NASA today released details on hundreds of parts regarded as vital to the safe operation of the space shuttle, and an engineer described the space agency's elaborate procedure to "identify where a fail-safe design requirement was not met."
Marion Merrell of the Johnson Space Center office of Safety, Reliability and Quality Assurance said the review process "started early in the design phase and has been continuously updated, reviewed and reevaluated to date."
Failure of these critical items would cause "loss of mission, vehicle and crew."
Among the documents released by the National Aeronautics and Space Administration are several hundred pages dealing with the solid rocket boosters. Seals on the right booster rocket are suspected of failing and contributing to the Jan. 28 destruction of Challenger and the death of its seven crew members.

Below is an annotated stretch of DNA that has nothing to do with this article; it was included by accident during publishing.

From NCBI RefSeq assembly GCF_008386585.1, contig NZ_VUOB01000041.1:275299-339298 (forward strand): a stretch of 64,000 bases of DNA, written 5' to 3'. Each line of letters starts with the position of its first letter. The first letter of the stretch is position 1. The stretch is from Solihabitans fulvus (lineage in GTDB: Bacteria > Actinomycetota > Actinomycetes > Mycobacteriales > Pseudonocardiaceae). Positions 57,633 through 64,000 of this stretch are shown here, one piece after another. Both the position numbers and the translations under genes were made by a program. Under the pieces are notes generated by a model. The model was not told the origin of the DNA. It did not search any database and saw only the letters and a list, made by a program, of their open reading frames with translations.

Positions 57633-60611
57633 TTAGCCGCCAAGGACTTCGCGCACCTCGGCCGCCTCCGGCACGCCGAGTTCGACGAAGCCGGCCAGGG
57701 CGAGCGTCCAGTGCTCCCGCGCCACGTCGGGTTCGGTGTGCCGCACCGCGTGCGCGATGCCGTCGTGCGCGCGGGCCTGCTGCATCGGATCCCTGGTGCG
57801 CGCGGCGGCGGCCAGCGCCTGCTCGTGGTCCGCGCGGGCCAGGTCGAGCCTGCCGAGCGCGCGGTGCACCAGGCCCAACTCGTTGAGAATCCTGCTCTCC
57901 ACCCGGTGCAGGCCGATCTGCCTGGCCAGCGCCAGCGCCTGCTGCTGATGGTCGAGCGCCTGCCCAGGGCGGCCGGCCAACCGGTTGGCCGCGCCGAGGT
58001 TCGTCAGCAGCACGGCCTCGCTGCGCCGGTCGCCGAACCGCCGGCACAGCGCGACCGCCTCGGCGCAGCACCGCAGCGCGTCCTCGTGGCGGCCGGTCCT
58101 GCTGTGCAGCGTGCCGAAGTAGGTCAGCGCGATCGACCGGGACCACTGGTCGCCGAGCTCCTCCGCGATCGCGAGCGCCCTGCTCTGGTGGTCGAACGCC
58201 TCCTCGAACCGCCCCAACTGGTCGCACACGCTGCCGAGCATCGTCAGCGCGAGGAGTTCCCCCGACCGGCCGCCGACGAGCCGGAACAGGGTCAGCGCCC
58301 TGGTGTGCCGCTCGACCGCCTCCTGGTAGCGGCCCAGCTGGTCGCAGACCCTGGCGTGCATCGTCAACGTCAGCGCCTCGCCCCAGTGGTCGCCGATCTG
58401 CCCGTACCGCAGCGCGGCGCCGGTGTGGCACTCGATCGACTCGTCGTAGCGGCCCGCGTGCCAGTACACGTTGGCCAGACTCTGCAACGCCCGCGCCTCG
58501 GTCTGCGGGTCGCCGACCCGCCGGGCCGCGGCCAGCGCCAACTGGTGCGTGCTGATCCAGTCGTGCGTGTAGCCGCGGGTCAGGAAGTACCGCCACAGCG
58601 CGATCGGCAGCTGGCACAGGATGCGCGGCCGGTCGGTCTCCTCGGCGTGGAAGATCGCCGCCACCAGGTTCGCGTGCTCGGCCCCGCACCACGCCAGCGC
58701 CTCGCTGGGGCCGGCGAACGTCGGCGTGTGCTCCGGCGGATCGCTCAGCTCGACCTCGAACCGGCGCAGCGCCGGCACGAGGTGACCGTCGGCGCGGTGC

The material covered potential failures ranging from lightning igniting the booster rocket's solid fuel while it was on the launch pad--which would cause it to explode--to concerns about the rubber-like O-ring seals in the booster rockets.
Also provided were documents dealing with the external tank that fuels the orbiter's main engines and with the three main liquid-fuel engines on the spaceplane.
Merrell said that two years ago, program managers for each component of the shuttle were given authority to allow the shuttle to fly with an item that wasn't fail-safe. Previously, that decision had to be made by a senior official at NASA headquarters in Washington.
"Critical items" is a NASA term for all of the hardware and software components on the space shuttle that must function for safe operation of the craft.
Included on the list are the "criticality 1" items whose failure would cause the loss of the spacecraft and its crew.
A second level of items on the list are called "criticality 1-R," which are essential systems protected from failure by redundant parts.